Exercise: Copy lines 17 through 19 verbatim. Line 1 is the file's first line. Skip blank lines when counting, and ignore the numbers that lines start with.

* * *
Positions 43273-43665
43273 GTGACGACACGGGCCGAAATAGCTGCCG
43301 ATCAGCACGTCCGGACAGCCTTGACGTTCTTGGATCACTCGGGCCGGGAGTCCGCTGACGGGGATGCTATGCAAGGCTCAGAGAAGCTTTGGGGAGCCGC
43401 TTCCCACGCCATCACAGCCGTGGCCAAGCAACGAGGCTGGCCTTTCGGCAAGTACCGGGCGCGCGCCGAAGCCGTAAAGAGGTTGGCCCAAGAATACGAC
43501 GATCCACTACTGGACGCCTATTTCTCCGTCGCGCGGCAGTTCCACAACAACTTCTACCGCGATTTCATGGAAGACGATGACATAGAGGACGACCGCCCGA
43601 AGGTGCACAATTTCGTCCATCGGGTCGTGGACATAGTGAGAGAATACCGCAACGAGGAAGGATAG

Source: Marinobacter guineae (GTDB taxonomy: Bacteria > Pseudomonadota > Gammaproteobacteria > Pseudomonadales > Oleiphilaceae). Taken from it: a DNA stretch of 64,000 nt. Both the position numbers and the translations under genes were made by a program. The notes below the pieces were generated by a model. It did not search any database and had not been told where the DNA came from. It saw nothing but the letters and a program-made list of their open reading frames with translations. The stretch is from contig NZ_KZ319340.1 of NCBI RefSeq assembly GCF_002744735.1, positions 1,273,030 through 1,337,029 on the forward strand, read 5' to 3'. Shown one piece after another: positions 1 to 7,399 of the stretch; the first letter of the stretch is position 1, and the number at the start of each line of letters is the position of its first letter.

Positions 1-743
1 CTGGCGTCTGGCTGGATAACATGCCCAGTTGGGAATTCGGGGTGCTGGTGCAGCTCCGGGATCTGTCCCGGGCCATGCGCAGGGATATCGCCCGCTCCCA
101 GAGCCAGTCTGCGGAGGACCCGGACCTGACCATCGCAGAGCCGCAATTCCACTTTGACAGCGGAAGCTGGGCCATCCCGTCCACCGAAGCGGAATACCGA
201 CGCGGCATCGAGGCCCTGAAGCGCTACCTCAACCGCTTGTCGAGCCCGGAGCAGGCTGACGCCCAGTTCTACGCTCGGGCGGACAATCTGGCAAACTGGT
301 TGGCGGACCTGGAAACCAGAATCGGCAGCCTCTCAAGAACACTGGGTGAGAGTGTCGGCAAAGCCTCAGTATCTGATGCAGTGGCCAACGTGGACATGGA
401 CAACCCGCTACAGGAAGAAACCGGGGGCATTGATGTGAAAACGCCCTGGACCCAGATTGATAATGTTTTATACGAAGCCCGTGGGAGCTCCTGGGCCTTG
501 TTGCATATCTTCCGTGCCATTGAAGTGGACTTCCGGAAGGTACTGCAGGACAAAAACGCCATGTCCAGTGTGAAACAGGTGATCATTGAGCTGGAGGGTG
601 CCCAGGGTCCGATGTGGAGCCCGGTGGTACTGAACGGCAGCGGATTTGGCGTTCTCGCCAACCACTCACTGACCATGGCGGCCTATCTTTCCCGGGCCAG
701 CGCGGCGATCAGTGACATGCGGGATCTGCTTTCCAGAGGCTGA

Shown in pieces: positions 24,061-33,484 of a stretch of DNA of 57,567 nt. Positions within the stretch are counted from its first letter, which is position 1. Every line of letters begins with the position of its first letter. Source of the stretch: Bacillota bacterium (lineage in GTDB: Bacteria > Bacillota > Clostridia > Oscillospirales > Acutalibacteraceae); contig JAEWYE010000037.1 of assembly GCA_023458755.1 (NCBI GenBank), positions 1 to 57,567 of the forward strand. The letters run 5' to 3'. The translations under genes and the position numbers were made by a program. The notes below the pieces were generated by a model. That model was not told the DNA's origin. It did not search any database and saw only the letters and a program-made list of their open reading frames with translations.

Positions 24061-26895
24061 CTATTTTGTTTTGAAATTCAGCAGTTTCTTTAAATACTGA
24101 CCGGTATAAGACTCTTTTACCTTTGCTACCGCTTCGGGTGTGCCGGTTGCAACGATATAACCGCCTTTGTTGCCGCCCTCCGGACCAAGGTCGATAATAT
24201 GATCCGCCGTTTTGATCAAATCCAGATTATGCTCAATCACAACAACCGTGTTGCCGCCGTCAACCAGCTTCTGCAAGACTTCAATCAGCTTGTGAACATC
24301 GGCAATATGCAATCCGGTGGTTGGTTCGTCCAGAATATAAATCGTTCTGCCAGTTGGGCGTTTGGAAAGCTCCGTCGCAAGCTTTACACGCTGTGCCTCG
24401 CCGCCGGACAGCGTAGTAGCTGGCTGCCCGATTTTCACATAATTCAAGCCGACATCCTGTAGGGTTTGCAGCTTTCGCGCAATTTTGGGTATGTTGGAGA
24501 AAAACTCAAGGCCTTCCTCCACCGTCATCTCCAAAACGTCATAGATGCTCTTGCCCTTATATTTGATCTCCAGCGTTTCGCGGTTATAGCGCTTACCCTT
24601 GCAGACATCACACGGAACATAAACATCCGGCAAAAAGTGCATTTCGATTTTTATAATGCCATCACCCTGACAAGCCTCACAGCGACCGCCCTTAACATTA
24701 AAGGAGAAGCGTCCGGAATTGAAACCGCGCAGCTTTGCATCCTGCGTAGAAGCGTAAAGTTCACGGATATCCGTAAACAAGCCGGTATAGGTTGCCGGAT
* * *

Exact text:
Shown in pieces: positions 24,061-33,484 of a stretch of DNA of 57,567 nt. Positions within the stretch are counted from its first letter, which is position 1. Every line of letters begins with the position of its first letter. Source of the stretch: Bacillota bacterium (lineage in GTDB: Bacteria > Bacillota > Clostridia > Oscillospirales > Acutalibacteraceae); contig JAEWYE010000037.1 of assembly GCA_023458755.1 (NCBI GenBank), positions 1 to 57,567 of the forward strand. The letters run 5' to 3'. The translations under genes and the position numbers were made by a program. The notes below the pieces were generated by a model. That model was not told the DNA's origin. It did not search any database and saw only the letters and a program-made list of their open reading frames with translations.

Positions 24061-26895
24061 CTATTTTGTTTTGAAATTCAGCAGTTTCTTTAAATACTGA